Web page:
Author: Emma Watts-Plumpkin

Current Archaeology-312---out-now!

Current Archaeology 312

It is the immediacy of Must Farm’s archaeology that is so startling. Walking around the site it is easy to believe that the embers have barely cooled following the disaster that overtook the settlement. Instead, the charred and tumbled vestiges of roundhouses lay in Fenland silts for almost 3,000 years. This stunning preservation will bring Late Bronze Age building techniques […]

CA-306---out-now!

Current Archaeology 306

Cliffs End Farm; Welsh Slate; Excavating Barrow Clump; England’s Vanishing Heritage; Butser Ancient Farm; plus much more.

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Archaeology Fair 2015

This year at the conference we will once again be holding our  Archaeology Fair, where we bring together, in one  bustling marketplace, a varied group of people whose businesses will be of interest to  our subscribers and delegates to the conference. Dedicated booksellers, archaeology tour  specialists, and companies working within the technical field of archaeology […]

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Editor-in-Chief’s Dinner 2015: Spaghetti House

We would like to invite anyone attending Current Archaeology Live! 2015 to join us at a special Editor-in-Chief’s dinner after the conference on Friday 27th February.  The meal will take place directly after the evening reception, at the Goodge Street branch of Spaghetti House, and will be attended by our founder and Editor-in-Chief Andrew Selkirk, […]

Home

REVIEW: Home: A Time Traveller’s Tales from Britain’s Prehistory

Home: A Time  Traveller’s Tales from  Britain’s Prehistory Francis Pryor Allen Lane, £20.00 ISBN 978-1846144875 ‘Archaeology is about the past  as experienced by ordinary  people,’ writes Francis Pryor.  Arguing that the past is too  often approached from the top  down, focusing on monarchs  and political events, he makes  the case for a greater emphasis  on […]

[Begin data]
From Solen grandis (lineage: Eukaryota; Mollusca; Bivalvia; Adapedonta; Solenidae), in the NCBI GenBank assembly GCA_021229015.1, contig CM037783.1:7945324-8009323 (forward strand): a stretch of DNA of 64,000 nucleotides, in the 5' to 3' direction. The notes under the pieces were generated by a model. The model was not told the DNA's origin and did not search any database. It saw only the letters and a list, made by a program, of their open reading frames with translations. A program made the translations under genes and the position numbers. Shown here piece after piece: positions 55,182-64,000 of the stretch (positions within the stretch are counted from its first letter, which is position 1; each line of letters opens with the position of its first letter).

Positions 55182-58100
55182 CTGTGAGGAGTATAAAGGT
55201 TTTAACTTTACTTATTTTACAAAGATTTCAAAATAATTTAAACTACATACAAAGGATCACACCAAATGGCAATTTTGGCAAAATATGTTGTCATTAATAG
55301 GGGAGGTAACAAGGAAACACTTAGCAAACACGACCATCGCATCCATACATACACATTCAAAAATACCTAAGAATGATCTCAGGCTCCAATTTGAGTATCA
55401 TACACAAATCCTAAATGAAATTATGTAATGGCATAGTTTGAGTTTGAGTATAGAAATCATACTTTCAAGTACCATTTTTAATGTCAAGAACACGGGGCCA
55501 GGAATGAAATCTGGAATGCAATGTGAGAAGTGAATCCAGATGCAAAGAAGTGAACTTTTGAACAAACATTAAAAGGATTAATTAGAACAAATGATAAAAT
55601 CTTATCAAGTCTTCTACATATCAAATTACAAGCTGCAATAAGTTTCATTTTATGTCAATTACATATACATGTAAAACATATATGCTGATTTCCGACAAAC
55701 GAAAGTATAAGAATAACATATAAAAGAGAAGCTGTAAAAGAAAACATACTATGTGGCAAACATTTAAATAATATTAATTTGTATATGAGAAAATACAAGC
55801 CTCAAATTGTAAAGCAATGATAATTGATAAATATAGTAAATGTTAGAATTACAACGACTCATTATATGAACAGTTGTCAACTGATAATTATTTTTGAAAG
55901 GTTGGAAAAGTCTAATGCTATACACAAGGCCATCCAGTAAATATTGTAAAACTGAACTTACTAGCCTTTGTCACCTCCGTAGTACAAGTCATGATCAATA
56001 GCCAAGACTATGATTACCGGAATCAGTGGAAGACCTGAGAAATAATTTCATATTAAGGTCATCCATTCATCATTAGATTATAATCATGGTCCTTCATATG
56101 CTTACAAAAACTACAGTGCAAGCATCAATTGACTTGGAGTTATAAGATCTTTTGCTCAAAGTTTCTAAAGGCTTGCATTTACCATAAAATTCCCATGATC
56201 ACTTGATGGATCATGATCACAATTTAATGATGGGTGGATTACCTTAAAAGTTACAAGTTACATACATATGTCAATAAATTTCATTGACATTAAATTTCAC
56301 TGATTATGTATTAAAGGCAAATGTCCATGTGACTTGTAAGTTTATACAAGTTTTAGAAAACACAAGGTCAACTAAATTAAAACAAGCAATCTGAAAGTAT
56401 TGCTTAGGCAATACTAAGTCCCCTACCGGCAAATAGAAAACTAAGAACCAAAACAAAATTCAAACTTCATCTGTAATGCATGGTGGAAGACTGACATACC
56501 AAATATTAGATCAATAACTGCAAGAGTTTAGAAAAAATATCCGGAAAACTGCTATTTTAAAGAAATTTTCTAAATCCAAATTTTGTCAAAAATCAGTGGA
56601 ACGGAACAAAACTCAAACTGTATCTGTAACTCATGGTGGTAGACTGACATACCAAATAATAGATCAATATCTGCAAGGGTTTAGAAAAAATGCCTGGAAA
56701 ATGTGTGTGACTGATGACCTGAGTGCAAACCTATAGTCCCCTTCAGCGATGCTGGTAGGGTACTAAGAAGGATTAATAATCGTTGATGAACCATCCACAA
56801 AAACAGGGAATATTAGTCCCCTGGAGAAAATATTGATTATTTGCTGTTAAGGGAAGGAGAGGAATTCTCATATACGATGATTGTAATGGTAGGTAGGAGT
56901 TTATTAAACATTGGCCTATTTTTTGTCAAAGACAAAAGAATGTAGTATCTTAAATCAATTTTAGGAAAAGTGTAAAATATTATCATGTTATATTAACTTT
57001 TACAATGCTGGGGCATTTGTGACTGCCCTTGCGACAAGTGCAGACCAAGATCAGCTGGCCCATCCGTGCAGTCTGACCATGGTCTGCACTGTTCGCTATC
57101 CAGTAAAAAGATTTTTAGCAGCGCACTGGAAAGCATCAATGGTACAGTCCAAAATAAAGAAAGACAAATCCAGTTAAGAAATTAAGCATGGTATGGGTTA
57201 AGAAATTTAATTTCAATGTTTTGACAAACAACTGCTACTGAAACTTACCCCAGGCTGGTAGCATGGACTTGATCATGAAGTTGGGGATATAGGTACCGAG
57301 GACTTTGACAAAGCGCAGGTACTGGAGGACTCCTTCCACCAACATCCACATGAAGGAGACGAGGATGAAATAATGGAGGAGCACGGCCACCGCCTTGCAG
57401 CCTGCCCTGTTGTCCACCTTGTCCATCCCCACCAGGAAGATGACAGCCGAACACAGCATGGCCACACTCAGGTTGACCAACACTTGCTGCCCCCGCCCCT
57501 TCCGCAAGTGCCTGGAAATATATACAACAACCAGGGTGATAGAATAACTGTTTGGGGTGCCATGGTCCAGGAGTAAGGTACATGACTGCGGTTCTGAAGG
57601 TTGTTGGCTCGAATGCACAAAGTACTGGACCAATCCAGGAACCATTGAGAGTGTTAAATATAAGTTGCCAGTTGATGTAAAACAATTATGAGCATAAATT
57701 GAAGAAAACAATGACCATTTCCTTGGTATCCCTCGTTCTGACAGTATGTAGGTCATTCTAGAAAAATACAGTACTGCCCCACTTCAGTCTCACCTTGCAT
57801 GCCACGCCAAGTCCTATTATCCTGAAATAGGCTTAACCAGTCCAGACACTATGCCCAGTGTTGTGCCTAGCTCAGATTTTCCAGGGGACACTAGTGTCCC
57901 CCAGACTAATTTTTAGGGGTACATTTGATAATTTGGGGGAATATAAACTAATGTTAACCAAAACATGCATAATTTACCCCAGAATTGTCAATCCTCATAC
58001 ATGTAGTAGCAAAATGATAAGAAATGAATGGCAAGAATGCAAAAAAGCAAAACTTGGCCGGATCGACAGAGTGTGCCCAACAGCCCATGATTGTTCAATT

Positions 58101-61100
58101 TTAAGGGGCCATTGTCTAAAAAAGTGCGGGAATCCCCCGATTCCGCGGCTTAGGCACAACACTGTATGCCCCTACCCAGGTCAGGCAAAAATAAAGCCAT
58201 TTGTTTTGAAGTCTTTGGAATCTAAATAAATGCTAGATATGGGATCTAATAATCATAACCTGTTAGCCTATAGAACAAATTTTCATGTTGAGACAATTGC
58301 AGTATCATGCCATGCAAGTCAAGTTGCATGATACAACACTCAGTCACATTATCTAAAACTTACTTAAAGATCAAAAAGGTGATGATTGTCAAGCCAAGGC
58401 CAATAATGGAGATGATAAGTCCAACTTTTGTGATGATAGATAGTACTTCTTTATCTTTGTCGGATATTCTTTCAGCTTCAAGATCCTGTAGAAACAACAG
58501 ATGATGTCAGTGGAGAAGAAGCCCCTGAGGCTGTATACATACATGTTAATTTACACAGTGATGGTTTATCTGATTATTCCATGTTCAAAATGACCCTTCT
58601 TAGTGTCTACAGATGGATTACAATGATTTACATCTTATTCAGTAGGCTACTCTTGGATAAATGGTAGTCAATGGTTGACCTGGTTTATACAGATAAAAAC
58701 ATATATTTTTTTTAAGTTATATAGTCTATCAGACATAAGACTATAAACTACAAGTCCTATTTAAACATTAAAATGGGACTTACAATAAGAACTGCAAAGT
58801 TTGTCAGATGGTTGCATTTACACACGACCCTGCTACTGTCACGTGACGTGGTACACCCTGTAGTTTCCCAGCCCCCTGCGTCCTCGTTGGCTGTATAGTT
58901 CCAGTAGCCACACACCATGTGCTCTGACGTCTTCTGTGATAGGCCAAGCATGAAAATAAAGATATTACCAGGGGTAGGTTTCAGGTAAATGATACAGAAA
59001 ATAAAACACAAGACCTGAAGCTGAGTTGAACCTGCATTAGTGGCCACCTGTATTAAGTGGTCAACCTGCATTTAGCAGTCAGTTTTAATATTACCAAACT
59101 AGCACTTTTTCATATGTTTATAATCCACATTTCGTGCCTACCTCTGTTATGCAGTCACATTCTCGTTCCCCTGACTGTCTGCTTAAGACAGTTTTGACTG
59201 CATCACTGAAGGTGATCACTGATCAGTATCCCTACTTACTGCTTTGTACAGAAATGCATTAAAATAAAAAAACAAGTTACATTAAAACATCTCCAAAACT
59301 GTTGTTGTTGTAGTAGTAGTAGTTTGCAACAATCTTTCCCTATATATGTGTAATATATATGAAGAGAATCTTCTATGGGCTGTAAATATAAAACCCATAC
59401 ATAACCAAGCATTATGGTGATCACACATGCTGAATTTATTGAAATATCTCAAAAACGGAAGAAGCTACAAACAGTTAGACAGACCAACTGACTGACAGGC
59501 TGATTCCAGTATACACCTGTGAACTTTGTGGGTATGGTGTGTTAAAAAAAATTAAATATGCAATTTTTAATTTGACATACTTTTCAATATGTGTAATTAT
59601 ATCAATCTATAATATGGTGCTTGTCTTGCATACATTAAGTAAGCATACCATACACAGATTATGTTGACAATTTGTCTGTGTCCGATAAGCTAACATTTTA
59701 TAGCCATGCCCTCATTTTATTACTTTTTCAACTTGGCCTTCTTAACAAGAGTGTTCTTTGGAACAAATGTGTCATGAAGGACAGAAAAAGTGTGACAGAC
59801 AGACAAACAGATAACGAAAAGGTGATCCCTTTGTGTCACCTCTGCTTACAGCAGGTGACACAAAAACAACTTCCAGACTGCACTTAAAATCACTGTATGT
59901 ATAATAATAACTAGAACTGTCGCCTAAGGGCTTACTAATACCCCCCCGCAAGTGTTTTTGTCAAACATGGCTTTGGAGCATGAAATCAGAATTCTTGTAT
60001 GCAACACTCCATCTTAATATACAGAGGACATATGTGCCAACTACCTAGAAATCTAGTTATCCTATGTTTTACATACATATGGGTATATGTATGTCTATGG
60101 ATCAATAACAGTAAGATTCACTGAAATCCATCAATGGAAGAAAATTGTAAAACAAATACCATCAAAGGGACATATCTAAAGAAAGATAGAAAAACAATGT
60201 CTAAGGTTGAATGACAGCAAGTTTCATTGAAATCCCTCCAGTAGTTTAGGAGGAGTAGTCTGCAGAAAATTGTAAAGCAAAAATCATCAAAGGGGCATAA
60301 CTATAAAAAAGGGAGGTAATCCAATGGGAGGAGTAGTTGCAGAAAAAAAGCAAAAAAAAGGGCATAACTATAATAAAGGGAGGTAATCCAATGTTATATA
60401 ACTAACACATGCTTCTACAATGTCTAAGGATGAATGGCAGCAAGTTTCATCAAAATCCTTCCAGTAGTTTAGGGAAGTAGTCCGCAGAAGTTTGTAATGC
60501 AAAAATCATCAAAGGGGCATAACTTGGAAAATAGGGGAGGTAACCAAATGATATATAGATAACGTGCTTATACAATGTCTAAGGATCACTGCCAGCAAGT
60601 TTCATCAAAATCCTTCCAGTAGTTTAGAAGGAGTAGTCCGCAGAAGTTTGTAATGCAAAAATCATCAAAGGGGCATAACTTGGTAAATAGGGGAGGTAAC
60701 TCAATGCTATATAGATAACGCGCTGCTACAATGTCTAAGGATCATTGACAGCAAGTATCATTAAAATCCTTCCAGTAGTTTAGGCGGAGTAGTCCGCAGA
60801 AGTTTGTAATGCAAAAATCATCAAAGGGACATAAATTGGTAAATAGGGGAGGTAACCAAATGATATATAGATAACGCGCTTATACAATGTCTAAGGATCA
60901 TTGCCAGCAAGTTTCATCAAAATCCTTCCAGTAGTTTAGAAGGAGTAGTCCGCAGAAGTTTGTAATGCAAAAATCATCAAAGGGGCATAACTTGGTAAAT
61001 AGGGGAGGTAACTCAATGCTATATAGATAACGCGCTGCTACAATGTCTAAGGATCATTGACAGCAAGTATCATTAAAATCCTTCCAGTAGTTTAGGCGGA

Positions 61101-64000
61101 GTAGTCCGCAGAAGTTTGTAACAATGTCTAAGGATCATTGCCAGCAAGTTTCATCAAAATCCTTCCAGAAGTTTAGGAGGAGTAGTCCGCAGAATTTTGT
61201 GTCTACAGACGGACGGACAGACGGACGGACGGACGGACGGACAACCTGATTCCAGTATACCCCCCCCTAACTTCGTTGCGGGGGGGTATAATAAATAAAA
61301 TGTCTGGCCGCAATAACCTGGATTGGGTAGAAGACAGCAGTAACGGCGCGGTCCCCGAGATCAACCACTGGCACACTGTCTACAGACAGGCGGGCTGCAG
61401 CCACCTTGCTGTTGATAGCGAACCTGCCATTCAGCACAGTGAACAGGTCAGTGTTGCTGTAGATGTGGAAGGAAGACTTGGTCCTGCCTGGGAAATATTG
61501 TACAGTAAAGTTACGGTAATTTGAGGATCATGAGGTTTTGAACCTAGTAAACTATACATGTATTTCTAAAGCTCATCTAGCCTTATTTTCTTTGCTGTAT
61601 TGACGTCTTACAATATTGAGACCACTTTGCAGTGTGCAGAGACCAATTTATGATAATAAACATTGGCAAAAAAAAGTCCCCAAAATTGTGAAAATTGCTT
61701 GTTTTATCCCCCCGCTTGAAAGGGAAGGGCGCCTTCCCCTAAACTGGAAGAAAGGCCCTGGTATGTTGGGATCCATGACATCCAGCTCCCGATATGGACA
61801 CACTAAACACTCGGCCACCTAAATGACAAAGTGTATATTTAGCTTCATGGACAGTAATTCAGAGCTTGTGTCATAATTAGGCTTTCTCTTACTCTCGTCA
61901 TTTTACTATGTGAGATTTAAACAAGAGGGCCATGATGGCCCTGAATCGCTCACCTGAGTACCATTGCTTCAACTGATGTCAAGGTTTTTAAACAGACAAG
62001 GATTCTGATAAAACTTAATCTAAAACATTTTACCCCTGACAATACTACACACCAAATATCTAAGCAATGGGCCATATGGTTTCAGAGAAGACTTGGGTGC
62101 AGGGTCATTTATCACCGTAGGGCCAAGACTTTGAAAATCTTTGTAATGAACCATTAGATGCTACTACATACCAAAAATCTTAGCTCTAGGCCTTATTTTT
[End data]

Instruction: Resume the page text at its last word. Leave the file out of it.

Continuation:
History-of-Archaeology

REVIEW: The History of Archaeology

The History of  Archaeology Paul Bahn (ed.) Routledge, £24.99 ISBN 978-0415841726 This welcome book is essential  reading for archaeology  students, with 13 contributors exploring the discipline’s development  in different countries.  Bahn opens with a chapter on  pre-modern views of the past,  while Colin Renfrew concludes  with comments on the future  of archaeology. For those with […]

Great-Archaeologists

REVIEW: The Great Archaeologists

The Great  Archaeologists Brian Fagan (ed) Thames & Hudson, £24.95 ISBN 978-0500051818 Archaeology can lay claim to its  fair share of colourful practitioners.  Among the 70 lives spanning  over 300 years chronicled  here are eccentrics, adventurers,  and visionaries. Unsurprisingly,  not all of them were ‘great’ in  the sense that their approaches  would be endorsed by […]

Roman-roads

REVIEW: The Secret History of the Roman Roads of Britain

The Secret History  of the Roman  Roads of Britain M.C. Bishop Pen and Sword, £19.99 ISBN 978-1848846159 The title of this book is rather  modest about its true scope.  While this volume has plenty  of interest to say about Roman  roads, at its heart this is an alternative  history of Britain. Laying  out what could […]

Medieval-London

REVIEW: Religion in Medieval London: archaeology and belief

Religion in Medieval  London: archaeology  and belief B Barber, C Thomas,  and B Watson MOLA, £10.00 ISBN 978-1907586071 Modern London is a diverse city,  yet for all its variety, traditional  religious practice is on the wane,  with congregations dwindling.  Conversely, in the Medieval  period, religion was central  to daily life, but London’s  religious landscape was […]

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